The only known example of a variety of encased postage stamp issued by Boston merchant
Joseph L. Bates will cross the auction block Dec. 10 by Early American
The piece highlights the 272-lot auction, which includes seven
examples of encased postage stamps. Encased postage stamps are U.S.
postage stamps that served as small change during coin shortages
during the Civil War. The stamps were encased behind mica covers
attached to circular metallic discs that bore advertising messages
from the issuer.
The auction also includes collectibles under the categories of
Historic Autographs, Colonial America, Colonial Currency, Early
Lottery Tickets, Revolutionary War, George Washington Related, Federal
Period, Colonial Coinage, George Washington Coinage, Historic Medals,
and Indian Peace Medals.
A 20 percent buyer’s fee will be added to the final closing price of
each lot won.
Joseph L. Bates
The Reed-BA03FG piece as cataloged by Fred L. Reed III in Civil
War Encased Stamps: The Issuers and Their Times, is offered in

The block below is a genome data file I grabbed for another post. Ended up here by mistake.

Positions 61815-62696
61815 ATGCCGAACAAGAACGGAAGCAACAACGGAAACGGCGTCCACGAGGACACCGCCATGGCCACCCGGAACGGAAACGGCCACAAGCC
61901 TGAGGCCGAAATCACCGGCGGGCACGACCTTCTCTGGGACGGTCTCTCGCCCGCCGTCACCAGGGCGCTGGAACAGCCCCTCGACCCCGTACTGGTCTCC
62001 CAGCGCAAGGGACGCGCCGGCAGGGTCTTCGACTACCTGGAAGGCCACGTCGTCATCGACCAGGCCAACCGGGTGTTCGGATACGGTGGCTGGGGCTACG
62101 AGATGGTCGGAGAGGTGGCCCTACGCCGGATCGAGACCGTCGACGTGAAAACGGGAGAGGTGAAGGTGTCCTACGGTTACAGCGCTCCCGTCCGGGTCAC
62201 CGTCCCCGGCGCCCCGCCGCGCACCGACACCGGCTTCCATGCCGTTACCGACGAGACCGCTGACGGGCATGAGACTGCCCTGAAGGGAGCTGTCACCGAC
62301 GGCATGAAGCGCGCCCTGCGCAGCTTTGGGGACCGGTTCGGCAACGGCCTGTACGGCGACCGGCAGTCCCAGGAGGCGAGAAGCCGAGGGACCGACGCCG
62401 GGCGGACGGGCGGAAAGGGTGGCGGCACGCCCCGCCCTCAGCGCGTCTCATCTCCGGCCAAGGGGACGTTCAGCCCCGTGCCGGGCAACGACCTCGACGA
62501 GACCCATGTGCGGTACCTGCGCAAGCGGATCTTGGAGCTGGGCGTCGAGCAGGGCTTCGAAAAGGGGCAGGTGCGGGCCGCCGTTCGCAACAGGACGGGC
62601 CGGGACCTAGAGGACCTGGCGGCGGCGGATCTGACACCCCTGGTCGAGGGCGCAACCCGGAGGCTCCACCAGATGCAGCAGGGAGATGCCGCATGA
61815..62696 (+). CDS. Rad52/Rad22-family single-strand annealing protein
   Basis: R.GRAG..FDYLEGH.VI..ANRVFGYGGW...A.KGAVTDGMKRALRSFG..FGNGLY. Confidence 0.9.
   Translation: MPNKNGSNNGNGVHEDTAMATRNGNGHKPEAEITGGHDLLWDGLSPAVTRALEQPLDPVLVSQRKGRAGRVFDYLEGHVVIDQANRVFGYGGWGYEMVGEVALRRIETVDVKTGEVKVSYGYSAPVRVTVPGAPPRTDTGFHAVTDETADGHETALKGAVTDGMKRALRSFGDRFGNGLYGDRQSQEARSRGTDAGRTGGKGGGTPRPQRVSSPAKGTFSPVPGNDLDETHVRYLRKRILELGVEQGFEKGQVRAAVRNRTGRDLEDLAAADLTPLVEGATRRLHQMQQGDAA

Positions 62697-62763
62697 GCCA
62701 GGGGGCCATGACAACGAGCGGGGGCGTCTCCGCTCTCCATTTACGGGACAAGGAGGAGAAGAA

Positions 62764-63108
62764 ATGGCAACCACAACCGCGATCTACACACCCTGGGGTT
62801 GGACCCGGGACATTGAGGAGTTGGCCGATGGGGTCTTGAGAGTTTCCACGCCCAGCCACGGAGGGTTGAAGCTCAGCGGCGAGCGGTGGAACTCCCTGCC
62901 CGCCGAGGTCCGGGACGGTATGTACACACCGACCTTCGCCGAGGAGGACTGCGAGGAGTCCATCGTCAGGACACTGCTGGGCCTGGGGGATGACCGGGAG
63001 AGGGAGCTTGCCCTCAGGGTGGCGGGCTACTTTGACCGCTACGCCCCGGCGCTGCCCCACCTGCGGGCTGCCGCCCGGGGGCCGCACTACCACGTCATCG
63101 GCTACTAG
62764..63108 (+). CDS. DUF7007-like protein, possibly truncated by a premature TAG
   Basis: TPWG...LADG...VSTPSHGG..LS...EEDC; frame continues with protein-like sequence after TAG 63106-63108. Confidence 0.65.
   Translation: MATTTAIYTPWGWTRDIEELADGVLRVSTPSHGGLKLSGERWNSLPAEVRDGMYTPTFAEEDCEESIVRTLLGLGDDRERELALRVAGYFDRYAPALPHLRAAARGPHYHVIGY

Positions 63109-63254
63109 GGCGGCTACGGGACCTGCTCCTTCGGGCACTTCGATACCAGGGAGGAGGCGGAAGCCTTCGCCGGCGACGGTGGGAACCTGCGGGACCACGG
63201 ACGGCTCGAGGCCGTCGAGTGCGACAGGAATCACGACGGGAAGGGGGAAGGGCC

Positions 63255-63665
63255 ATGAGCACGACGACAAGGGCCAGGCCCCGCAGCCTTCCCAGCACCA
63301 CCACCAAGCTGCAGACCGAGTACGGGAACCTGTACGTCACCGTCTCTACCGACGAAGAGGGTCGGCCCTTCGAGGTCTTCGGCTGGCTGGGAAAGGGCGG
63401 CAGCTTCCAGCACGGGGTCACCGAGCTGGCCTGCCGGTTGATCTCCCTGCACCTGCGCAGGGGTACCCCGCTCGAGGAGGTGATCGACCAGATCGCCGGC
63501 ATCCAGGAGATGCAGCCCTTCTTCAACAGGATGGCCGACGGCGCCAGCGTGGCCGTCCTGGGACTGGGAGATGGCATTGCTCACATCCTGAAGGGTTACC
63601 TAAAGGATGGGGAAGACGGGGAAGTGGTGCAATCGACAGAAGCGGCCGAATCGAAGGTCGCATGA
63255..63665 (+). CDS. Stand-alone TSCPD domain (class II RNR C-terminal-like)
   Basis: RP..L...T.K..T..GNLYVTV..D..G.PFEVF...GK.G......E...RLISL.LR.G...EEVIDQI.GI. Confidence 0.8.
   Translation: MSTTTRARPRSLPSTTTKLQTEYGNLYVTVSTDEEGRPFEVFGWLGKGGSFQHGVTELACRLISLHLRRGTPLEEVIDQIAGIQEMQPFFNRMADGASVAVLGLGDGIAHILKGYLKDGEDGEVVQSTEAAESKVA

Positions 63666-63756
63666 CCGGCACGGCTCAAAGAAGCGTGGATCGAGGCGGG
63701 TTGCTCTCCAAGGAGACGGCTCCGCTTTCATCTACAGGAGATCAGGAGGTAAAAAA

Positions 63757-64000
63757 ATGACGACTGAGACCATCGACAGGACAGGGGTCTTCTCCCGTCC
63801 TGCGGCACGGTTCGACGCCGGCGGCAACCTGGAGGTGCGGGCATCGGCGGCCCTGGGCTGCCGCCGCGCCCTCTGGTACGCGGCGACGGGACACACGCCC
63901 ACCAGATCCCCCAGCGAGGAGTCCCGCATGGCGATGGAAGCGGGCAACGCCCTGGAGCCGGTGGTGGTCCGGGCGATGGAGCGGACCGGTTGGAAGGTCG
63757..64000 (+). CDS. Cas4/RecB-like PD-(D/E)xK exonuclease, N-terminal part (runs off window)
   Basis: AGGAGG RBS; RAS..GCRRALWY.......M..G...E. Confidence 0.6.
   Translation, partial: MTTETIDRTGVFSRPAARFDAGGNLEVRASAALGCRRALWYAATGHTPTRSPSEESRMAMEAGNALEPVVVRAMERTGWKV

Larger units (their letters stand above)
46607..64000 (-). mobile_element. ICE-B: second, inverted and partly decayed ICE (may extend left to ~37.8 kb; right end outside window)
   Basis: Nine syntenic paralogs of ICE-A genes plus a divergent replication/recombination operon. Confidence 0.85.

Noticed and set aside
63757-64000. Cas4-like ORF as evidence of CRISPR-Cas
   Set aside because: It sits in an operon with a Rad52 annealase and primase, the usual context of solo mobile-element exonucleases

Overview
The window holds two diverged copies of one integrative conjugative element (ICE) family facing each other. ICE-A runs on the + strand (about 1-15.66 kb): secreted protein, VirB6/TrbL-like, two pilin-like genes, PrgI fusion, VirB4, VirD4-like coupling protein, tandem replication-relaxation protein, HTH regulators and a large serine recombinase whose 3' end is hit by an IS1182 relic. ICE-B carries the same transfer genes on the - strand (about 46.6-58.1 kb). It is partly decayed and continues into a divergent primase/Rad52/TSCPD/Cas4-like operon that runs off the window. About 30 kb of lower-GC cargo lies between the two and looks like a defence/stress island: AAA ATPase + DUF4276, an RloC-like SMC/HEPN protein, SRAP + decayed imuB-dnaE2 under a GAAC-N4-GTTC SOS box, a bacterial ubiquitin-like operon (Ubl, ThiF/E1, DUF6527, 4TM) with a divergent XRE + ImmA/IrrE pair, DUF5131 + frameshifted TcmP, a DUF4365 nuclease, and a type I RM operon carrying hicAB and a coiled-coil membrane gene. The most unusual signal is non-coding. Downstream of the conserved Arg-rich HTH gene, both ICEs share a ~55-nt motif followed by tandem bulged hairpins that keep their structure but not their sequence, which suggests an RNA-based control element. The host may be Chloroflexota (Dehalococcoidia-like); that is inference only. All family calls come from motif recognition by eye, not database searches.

“Choice Extremely Fine” with an estimate of $20,000 to $25,000.
The Joseph L. Bates encased postage stamps are considered the rarest
in the collecting field. The 1-cent and 3-cent pieces with FANCY GOODS
inscribed on the reverse in two words are well known and highly sought after.
The unique example of the variety being offered exhibits FANCYGOODS
inscribed as one word. The stamp used is a rose 3-cent George
Washington stamp, Scott EP27.
John Isaac Brown established his pharmaceutical dispensery in Boston
in 1824. Among the encased postage pieces he issued were those
inscribed BROWN'S / BRONCHIAL / TROCHES / FOR / COUGHS, COLDS.
An “About New” piece in the auction, Reed-BT12, with a black 12-cent George Washington
stamp, is identified as the finest of just two known examples. The
piece has a plain frame exhibiting partial silvering.
It carries an estimate of $8,000 to $10,000.
Bailey & Co.
The Philadelphia jewelry firm of Bailey & Co. is represented by
by a “Choice About Uncirculated” example of Reed-BC01.
The piece features a blue 1-cent Benjamin Franklin postage stamp in
an encasement inscribed with the firm’s name, address and profession.
Only five to 10 examples of the Bailey & Co. encased postage
stamp are known extant.
The example offered has an esimate of $3,500 to $4,000.